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Infinite series (i think it's riemann)

  1. Jul 4, 2011 #1
    1. The problem statement, all variables and given/known data
    [itex]\sum_{1}^{inf}[/itex] k^2/(n^3+k^2)


    3. The attempt at a solution
    I think it's Riemann but i cannot find a suitable function to integrate.
     
  2. jcsd
  3. Jul 4, 2011 #2
    Isn't it suppose to be

    [tex]\sum_{n = 1}^{\infty} \frac{k^2}{n^3 + k^2}[/tex]
     
  4. Jul 4, 2011 #3

    Gib Z

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    Please take more care to expressing to others (and yourself) what it is you want to find. As written the sum doesn't make total sense. It could be what Susanne217 said above, or Riemann sum comment makes me think you could have also meant [itex]\displaystyle\lim_{n\to\infty} \sum_{k=1}^n \frac{k^2}{n^3 + k^2} [/itex].
     
  5. Jul 4, 2011 #4
    I agree...

    I have been away for a while but I think it could be that the young man is suppose re-write the sum to an improper integral and thereby finding the sum of the series??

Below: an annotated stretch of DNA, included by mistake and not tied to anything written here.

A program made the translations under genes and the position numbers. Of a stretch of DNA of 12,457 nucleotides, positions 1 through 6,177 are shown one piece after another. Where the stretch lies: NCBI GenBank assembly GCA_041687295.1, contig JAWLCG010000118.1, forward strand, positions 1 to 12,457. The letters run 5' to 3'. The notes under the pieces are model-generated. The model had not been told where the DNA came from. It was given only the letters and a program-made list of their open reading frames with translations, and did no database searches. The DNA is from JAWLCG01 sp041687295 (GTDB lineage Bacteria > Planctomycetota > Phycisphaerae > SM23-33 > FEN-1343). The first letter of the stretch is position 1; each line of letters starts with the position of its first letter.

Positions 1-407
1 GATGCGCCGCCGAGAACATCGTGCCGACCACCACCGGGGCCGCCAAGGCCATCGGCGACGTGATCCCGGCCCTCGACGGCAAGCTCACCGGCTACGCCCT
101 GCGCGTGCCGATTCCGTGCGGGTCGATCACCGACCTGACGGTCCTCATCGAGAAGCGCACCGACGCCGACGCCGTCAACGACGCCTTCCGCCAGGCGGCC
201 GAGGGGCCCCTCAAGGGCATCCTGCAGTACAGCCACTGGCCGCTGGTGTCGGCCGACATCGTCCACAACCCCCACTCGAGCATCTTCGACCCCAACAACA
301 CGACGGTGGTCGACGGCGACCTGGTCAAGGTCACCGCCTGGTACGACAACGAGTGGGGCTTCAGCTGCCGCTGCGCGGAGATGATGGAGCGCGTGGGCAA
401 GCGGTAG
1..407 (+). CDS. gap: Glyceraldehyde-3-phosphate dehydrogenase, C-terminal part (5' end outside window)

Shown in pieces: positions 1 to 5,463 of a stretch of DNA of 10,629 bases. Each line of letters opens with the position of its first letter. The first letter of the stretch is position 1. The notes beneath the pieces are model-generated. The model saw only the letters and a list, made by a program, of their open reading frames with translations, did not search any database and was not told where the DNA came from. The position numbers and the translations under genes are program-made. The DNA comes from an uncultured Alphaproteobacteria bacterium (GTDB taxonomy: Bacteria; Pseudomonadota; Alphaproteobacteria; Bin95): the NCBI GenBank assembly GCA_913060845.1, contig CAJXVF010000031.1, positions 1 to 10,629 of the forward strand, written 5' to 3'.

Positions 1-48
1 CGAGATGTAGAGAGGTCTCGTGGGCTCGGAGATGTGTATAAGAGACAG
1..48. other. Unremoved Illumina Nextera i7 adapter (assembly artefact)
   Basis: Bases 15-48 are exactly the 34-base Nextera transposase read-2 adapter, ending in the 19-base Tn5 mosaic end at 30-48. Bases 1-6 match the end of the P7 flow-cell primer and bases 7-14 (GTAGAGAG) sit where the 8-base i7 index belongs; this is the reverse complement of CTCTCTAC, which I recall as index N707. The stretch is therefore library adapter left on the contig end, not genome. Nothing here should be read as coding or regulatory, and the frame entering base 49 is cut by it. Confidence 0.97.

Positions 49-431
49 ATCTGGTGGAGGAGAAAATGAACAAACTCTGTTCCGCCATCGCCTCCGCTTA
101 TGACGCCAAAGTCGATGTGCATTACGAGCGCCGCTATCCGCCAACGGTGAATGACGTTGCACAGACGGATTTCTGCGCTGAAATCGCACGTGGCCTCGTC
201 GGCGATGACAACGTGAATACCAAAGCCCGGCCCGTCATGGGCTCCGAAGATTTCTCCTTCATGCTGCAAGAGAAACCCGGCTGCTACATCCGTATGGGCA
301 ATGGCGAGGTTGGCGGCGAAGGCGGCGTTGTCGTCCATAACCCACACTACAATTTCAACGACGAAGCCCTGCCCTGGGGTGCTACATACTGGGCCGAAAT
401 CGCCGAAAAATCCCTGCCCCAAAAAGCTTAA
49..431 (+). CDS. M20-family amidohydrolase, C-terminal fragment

6. Jul 4, 2011 #5

    Gib Z

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    In the case that it is what I thought, then it's not as simple as recognizing it as a pre-prepared Riemann sum. With some careful estimates to bound the sum, you should get the result to be [itex]1/3[/itex].
     
  7. Jul 4, 2011 #6
    Isn't it true that you need to rewrite this series into more easy to work with??
     
  8. Jul 4, 2011 #7
    First of all sorry for misspelling.

    I used the bounds k^2/(n^3+n^2) <= k^2/(n^3+k^2) <= k^2/(n^3+1) and i worked it out to 1/3.
     
  9. Jul 4, 2011 #8
    Then I have made a mistake cause it get to be 0.373551 and not a 1/3 :(
     
  10. Jul 4, 2011 #9
    I may have been wrong but wolframalpha says it's 1/3 so it must be correct :).
    Use those bounds and take the limits, you'll see they both converge to 1/3.
     
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